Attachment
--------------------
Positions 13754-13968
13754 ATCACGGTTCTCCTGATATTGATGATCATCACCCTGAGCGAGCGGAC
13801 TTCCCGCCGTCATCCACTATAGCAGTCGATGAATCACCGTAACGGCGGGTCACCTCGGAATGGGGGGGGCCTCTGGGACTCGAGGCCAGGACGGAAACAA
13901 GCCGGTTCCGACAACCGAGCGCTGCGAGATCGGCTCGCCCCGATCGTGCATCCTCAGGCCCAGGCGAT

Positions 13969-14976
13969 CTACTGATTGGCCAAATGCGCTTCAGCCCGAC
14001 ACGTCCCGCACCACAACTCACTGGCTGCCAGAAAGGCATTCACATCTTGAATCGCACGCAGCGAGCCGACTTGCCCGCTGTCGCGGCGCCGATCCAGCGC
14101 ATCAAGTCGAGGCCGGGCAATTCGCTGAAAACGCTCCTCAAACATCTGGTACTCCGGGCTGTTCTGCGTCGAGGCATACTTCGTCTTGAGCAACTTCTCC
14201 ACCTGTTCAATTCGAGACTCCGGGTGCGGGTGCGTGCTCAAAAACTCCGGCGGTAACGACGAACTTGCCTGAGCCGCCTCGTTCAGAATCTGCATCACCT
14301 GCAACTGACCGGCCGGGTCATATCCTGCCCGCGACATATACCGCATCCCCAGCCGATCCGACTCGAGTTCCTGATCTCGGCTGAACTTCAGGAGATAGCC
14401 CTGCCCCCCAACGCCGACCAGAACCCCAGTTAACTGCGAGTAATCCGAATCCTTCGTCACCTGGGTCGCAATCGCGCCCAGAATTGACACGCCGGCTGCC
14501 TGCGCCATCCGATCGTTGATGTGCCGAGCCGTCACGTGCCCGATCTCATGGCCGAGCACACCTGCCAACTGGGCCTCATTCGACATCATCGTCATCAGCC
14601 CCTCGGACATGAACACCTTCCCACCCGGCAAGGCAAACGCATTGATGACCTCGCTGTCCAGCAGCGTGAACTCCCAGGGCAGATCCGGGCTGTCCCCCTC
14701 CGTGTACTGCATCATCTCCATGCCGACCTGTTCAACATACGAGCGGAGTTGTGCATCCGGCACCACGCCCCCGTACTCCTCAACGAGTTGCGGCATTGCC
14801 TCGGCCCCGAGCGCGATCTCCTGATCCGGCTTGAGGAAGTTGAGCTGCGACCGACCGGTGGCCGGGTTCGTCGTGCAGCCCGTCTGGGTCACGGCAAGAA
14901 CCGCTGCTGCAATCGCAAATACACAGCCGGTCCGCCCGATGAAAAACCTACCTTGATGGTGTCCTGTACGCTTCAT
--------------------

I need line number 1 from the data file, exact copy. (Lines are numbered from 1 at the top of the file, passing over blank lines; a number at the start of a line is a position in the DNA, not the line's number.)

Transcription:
Positions 13754-13968